The phrase "cold snap" comes from an unseasonably cold winter in Italy in the 1400s. Leonardo da Vinci was painting outside, and when he went to scratch his ear, it snapped off. True story.

The phrase “cold snap” comes from an unseasonably cold winter in Italy in the 1400s. Leonardo da Vinci was painting outside, and when he went to scratch his ear, it snapped off. True story.

I plodded down the Fern Hollow Trail and ultimately passed the remnants of the old Chapman Mansion and Icehouse, both accented with a shake of snowy dandruff. I then took one more look skyward to take stock of the increasingly persistent cotton floating toward the ground. I used the moment to do a quick assessment of the impending traffic situation (DC + snow = people forget how to drive) and bee-lined it back to my car.

I don't mean to embarrass you, but...

I don’t mean to embarrass you, but…

Haven't you heard of Head and Shoulders?

Haven’t you heard of Head and Shoulders?

This was the first time I’d ever legitimately hiked in the snow. (My attempt at Annapolis Rock doesn’t count.) I have to say that I really like it. Mind you there were only a few inches on the ground. If a blizzard were impending, rest assured that I’d hang out in a trail town for an extra couple of days. I’m stubborn, but I’m not that stubborn.

Meandering on,

Jordana

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7 thoughts on “Winter Hike at Bull Run

  1. I’m so jealous that you got to take such a lovely winter hike. Well, okay. I’m not so much jealous of you taking the hike as I am of the fact that you are young and strong enough to do so. Great post! I felt like I was right by your side for a wee bit, and I love the description of the water skittering along under the ice in the brook. I’m eager to follow along (from the comfort and warmth of my Florida home, where it is going to be 85 tomorrow…ugh) of course. You ROCK, Jordana!!!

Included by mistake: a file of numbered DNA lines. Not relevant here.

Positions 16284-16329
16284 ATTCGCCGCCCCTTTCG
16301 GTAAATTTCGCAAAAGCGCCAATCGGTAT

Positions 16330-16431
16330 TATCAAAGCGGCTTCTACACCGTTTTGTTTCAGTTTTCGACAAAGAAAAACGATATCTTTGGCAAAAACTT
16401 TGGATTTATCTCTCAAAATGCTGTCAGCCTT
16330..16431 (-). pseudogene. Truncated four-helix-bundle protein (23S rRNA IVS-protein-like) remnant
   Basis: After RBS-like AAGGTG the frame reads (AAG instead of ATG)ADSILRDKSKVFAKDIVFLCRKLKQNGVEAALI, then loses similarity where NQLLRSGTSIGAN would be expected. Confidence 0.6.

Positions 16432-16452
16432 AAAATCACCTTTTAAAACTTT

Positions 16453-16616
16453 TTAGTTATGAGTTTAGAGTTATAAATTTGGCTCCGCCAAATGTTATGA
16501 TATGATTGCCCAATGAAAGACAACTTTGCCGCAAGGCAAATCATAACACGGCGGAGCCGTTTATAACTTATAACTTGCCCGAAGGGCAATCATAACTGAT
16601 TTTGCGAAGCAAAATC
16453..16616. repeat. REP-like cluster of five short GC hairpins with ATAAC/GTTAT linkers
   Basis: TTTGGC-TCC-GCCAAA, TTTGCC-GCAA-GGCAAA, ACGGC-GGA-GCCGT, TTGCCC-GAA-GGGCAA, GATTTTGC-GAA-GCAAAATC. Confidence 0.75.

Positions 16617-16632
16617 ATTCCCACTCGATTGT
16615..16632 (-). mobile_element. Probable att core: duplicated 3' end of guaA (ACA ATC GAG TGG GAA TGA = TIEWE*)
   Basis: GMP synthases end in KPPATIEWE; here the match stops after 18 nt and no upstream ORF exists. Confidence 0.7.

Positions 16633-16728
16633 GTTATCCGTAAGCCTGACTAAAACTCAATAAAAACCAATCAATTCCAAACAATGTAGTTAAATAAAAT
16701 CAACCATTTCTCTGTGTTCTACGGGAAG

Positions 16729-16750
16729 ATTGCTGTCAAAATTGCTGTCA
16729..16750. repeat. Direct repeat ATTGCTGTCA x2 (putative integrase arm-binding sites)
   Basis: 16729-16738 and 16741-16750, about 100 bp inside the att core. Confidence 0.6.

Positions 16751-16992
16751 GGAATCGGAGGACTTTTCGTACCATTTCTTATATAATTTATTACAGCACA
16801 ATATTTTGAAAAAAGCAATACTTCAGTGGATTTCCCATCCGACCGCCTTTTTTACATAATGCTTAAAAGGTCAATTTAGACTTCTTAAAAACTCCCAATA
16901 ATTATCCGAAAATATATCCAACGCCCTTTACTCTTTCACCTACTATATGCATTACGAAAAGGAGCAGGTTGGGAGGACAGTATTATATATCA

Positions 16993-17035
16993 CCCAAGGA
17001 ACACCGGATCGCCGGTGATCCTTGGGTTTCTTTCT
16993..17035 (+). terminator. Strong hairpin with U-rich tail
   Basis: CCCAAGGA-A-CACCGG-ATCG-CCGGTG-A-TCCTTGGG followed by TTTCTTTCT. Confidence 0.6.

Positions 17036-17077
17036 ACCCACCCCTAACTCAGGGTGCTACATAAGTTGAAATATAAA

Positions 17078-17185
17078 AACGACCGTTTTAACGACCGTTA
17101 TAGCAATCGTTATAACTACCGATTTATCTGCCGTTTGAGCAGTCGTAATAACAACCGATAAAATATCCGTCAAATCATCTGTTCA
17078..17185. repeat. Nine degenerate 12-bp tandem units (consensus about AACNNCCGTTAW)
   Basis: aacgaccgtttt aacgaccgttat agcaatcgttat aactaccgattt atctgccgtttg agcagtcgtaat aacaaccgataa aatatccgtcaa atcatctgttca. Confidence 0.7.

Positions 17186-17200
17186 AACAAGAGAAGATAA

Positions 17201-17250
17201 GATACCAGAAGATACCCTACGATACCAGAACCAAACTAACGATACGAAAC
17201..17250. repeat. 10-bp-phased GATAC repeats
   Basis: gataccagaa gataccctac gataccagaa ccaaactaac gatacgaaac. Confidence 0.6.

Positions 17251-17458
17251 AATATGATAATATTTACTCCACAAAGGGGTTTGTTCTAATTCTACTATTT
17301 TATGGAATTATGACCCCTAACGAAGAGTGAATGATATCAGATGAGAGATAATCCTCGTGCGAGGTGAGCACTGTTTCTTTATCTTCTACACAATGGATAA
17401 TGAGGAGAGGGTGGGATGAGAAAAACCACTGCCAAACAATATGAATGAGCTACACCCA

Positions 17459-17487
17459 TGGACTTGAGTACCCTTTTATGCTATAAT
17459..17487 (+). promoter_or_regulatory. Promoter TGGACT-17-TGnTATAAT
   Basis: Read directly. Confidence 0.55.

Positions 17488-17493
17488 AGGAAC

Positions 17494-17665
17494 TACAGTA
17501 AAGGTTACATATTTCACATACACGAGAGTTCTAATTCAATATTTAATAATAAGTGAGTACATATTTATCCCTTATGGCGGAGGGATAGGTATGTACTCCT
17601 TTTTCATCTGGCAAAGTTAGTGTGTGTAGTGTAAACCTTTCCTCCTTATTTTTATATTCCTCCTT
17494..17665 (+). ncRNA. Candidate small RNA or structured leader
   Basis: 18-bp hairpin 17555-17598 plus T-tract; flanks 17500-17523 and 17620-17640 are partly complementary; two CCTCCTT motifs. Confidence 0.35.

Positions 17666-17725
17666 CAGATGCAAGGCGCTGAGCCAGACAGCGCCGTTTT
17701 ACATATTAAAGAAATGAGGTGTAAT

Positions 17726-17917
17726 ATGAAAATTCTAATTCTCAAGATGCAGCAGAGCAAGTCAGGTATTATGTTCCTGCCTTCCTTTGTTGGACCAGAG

• Oh, me too…hence the “ugh.” I would love 40-45 at night and anywhere from 55 to 70 in the daytime…all year long. But alas. I can’t get my husband out from under the palms, so I’m stuck with a world in which 85 degrees is a GOOD thing. Last summer, we had two months of over 100 every day. I might as well be snowed in, because I don’t want to leave the a/c. Anyway, I cooled down a lot reading your post, and enjoying your photos. I’ve been in the mountains in the winter and loved it. Maybe someday I’ll have a little getaway up there for when it gets too hot here.

  2. Ya know, I manage to make it out to Bull Run for the yearly NoVA Brewfest that the park hosts, but I had no idea there was so much hiking to be done there. Will definitely check it out soon.

    Btw, I’m getting super excited for you as your start date gets closer and closer!

    • I highly recommend it. And be sure to get the trail map off the Conservancy’s website before you go. The trails are well marked with both numbers and colors, but having the map is super helpful.

  3. Pingback: My final training hike. Can you believe it? « My Meandering Trail